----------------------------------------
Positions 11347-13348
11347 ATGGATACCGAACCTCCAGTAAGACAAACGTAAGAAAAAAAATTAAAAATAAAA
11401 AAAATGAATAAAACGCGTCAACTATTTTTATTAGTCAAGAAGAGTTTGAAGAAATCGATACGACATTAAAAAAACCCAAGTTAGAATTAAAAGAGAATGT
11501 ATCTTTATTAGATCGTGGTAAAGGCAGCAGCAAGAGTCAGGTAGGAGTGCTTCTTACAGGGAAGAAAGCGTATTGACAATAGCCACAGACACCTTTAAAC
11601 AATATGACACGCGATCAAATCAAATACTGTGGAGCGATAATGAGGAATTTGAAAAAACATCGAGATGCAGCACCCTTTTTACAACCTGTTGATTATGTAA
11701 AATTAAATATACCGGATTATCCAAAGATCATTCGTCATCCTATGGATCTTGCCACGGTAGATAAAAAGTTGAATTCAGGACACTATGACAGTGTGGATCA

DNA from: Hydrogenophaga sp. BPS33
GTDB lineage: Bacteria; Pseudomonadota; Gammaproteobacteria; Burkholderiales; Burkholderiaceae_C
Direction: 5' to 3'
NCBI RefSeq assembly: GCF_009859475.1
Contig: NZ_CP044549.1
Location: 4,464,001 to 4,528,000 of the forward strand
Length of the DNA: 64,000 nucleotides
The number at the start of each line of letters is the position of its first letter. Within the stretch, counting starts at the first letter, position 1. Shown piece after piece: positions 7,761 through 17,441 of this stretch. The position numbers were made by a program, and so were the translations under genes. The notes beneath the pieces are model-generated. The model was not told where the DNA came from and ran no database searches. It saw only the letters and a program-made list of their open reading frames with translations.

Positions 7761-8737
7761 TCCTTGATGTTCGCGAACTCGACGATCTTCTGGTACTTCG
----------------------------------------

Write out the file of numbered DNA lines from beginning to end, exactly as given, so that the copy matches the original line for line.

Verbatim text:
Positions 11347-13348
11347 ATGGATACCGAACCTCCAGTAAGACAAACGTAAGAAAAAAAATTAAAAATAAAA
11401 AAAATGAATAAAACGCGTCAACTATTTTTATTAGTCAAGAAGAGTTTGAAGAAATCGATACGACATTAAAAAAACCCAAGTTAGAATTAAAAGAGAATGT
11501 ATCTTTATTAGATCGTGGTAAAGGCAGCAGCAAGAGTCAGGTAGGAGTGCTTCTTACAGGGAAGAAAGCGTATTGACAATAGCCACAGACACCTTTAAAC
11601 AATATGACACGCGATCAAATCAAATACTGTGGAGCGATAATGAGGAATTTGAAAAAACATCGAGATGCAGCACCCTTTTTACAACCTGTTGATTATGTAA
11701 AATTAAATATACCGGATTATCCAAAGATCATTCGTCATCCTATGGATCTTGCCACGGTAGATAAAAAGTTGAATTCAGGACACTATGACAGTGTGGATCA

DNA from: Hydrogenophaga sp. BPS33
GTDB lineage: Bacteria; Pseudomonadota; Gammaproteobacteria; Burkholderiales; Burkholderiaceae_C
Direction: 5' to 3'
NCBI RefSeq assembly: GCF_009859475.1
Contig: NZ_CP044549.1
Location: 4,464,001 to 4,528,000 of the forward strand
Length of the DNA: 64,000 nucleotides
The number at the start of each line of letters is the position of its first letter. Within the stretch, counting starts at the first letter, position 1. Shown piece after piece: positions 7,761 through 17,441 of this stretch. The position numbers were made by a program, and so were the translations under genes. The notes beneath the pieces are model-generated. The model was not told where the DNA came from and ran no database searches. It saw only the letters and a program-made list of their open reading frames with translations.

Positions 7761-8737
7761 TCCTTGATGTTCGCGAACTCGACGATCTTCTGGTACTTCG